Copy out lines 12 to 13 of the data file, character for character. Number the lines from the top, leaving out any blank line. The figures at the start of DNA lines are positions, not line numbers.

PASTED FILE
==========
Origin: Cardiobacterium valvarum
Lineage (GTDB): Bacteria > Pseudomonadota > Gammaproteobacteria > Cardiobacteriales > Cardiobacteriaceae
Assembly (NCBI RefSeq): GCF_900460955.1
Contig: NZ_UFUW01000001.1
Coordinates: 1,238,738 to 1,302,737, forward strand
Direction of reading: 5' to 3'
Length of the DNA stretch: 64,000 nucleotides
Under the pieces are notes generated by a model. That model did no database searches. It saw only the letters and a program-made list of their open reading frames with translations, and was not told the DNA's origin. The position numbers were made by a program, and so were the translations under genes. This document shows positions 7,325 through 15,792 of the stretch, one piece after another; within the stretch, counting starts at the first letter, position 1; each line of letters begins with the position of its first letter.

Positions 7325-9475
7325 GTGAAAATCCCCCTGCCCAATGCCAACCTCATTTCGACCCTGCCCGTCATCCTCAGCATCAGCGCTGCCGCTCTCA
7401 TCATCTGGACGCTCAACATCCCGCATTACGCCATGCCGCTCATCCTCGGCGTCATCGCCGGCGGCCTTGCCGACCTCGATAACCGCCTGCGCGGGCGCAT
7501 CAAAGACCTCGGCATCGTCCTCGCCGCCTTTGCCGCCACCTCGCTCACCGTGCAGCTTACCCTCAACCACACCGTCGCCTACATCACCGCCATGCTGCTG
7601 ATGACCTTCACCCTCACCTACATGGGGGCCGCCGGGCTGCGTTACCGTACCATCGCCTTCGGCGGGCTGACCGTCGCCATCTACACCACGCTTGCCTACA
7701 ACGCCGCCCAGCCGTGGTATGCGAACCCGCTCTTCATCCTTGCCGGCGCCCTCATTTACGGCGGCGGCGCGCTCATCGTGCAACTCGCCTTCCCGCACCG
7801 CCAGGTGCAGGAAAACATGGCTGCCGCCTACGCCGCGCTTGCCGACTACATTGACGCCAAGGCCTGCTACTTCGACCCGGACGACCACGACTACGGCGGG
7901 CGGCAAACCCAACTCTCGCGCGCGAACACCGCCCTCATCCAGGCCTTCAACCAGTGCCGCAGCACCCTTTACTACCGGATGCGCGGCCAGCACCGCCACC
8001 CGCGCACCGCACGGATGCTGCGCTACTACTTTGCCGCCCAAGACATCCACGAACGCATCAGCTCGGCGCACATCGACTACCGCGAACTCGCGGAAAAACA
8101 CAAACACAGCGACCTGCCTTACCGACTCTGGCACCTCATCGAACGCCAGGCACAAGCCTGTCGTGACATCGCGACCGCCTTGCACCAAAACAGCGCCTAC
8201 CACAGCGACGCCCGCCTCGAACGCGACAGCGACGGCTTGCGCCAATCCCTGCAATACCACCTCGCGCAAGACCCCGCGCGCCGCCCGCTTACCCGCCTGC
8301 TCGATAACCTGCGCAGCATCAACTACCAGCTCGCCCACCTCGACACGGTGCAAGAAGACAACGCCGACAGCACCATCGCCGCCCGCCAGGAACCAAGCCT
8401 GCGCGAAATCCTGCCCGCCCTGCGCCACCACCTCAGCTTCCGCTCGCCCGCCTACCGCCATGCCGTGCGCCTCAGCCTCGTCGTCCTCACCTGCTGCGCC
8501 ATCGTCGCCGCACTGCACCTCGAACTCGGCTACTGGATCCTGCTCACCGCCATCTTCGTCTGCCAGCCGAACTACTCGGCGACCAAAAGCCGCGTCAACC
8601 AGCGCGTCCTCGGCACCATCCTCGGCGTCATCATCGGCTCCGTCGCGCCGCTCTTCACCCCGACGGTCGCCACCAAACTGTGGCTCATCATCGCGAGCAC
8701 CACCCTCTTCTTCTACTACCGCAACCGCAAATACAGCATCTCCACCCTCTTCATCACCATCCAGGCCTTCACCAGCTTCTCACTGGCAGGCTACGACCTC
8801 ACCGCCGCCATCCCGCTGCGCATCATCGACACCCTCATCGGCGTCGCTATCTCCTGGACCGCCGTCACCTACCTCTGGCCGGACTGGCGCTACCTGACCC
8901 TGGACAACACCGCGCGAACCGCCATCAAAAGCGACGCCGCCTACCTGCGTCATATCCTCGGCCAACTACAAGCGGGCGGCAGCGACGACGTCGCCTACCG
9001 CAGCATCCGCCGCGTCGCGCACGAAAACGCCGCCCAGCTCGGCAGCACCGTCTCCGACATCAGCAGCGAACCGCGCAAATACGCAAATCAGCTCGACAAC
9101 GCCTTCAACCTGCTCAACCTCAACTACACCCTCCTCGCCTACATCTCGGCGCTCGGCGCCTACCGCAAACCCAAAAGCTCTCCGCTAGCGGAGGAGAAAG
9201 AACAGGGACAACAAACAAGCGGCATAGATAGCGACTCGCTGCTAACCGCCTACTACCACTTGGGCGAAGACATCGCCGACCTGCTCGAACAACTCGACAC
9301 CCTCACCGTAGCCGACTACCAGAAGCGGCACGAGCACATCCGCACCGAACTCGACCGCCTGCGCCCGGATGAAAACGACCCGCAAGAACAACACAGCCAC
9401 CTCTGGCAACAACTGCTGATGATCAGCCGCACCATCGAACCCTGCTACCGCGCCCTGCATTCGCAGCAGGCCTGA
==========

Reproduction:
7501 CAAAGACCTCGGCATCGTCCTCGCCGCCTTTGCCGCCACCTCGCTCACCGTGCAGCTTACCCTCAACCACACCGTCGCCTACATCACCGCCATGCTGCTG
7601 ATGACCTTCACCCTCACCTACATGGGGGCCGCCGGGCTGCGTTACCGTACCATCGCCTTCGGCGGGCTGACCGTCGCCATCTACACCACGCTTGCCTACA